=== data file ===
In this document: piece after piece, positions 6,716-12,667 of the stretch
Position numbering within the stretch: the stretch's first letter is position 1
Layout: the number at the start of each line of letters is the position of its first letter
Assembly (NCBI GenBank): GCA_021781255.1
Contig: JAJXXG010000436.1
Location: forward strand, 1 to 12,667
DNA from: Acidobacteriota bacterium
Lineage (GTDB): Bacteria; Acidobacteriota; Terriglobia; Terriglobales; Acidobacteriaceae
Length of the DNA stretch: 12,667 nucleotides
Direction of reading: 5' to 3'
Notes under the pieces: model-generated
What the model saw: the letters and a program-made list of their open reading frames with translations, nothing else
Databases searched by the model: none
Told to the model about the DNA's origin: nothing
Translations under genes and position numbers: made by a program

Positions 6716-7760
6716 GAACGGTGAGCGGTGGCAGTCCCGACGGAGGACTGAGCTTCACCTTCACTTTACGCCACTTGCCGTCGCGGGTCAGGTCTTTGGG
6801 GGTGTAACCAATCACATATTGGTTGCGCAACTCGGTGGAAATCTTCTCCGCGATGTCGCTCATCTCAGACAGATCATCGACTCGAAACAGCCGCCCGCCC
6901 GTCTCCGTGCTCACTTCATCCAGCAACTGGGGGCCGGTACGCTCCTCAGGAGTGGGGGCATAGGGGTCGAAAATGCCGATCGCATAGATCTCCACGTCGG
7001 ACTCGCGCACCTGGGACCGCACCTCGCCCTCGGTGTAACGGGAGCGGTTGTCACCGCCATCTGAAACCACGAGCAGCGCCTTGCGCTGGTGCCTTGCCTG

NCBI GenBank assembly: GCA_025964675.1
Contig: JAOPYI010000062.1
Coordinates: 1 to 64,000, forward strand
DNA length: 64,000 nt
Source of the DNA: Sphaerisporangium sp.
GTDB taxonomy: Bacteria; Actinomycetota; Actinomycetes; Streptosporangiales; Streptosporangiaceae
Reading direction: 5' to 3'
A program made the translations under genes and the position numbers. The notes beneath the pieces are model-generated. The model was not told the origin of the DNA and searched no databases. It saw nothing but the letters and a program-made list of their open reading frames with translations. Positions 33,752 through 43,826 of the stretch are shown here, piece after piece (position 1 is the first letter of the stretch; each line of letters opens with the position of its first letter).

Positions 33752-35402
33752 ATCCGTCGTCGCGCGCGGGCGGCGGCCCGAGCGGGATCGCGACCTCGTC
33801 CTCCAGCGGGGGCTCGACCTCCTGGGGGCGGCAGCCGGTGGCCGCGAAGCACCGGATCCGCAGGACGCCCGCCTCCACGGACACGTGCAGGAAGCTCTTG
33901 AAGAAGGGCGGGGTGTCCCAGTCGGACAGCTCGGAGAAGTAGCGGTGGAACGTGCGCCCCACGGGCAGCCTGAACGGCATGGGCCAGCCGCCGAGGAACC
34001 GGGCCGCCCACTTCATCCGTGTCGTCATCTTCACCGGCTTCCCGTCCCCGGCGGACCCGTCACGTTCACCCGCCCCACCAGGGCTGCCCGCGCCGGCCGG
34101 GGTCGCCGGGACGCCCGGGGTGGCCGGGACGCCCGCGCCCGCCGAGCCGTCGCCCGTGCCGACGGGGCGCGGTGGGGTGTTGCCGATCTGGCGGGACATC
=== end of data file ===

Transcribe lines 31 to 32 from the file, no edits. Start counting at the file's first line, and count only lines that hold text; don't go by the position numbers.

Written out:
33801 CTCCAGCGGGGGCTCGACCTCCTGGGGGCGGCAGCCGGTGGCCGCGAAGCACCGGATCCGCAGGACGCCCGCCTCCACGGACACGTGCAGGAAGCTCTTG
33901 AAGAAGGGCGGGGTGTCCCAGTCGGACAGCTCGGAGAAGTAGCGGTGGAACGTGCGCCCCACGGGCAGCCTGAACGGCATGGGCCAGCCGCCGAGGAACC